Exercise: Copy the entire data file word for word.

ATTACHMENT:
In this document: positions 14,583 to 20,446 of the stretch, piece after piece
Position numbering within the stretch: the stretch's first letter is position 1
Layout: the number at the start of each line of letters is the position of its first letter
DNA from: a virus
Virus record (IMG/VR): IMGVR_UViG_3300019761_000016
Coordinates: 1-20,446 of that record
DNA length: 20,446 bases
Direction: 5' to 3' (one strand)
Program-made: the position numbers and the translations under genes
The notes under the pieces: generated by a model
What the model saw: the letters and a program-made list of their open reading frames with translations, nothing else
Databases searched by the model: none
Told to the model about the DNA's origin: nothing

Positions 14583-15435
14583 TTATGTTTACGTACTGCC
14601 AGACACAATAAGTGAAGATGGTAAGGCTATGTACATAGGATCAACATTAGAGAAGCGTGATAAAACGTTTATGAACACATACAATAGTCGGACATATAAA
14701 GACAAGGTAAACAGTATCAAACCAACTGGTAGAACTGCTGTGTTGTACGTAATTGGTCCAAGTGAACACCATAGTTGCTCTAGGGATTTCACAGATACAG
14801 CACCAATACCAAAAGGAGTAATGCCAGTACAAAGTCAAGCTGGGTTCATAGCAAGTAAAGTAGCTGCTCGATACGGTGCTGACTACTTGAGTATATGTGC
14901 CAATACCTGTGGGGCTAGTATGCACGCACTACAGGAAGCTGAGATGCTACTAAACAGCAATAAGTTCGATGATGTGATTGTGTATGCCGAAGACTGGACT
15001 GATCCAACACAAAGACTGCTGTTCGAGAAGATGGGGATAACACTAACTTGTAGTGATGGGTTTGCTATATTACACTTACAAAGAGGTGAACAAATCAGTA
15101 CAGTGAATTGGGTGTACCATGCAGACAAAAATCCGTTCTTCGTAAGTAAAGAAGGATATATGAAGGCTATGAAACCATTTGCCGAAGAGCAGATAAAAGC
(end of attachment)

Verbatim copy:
In this document: positions 14,583 to 20,446 of the stretch, piece after piece
Position numbering within the stretch: the stretch's first letter is position 1
Layout: the number at the start of each line of letters is the position of its first letter
DNA from: a virus
Virus record (IMG/VR): IMGVR_UViG_3300019761_000016
Coordinates: 1-20,446 of that record
DNA length: 20,446 bases
Direction: 5' to 3' (one strand)
Program-made: the position numbers and the translations under genes
The notes under the pieces: generated by a model
What the model saw: the letters and a program-made list of their open reading frames with translations, nothing else
Databases searched by the model: none
Told to the model about the DNA's origin: nothing

Positions 14583-15435
14583 TTATGTTTACGTACTGCC
14601 AGACACAATAAGTGAAGATGGTAAGGCTATGTACATAGGATCAACATTAGAGAAGCGTGATAAAACGTTTATGAACACATACAATAGTCGGACATATAAA
14701 GACAAGGTAAACAGTATCAAACCAACTGGTAGAACTGCTGTGTTGTACGTAATTGGTCCAAGTGAACACCATAGTTGCTCTAGGGATTTCACAGATACAG
14801 CACCAATACCAAAAGGAGTAATGCCAGTACAAAGTCAAGCTGGGTTCATAGCAAGTAAAGTAGCTGCTCGATACGGTGCTGACTACTTGAGTATATGTGC
14901 CAATACCTGTGGGGCTAGTATGCACGCACTACAGGAAGCTGAGATGCTACTAAACAGCAATAAGTTCGATGATGTGATTGTGTATGCCGAAGACTGGACT
15001 GATCCAACACAAAGACTGCTGTTCGAGAAGATGGGGATAACACTAACTTGTAGTGATGGGTTTGCTATATTACACTTACAAAGAGGTGAACAAATCAGTA
15101 CAGTGAATTGGGTGTACCATGCAGACAAAAATCCGTTCTTCGTAAGTAAAGAAGGATATATGAAGGCTATGAAACCATTTGCCGAAGAGCAGATAAAAGC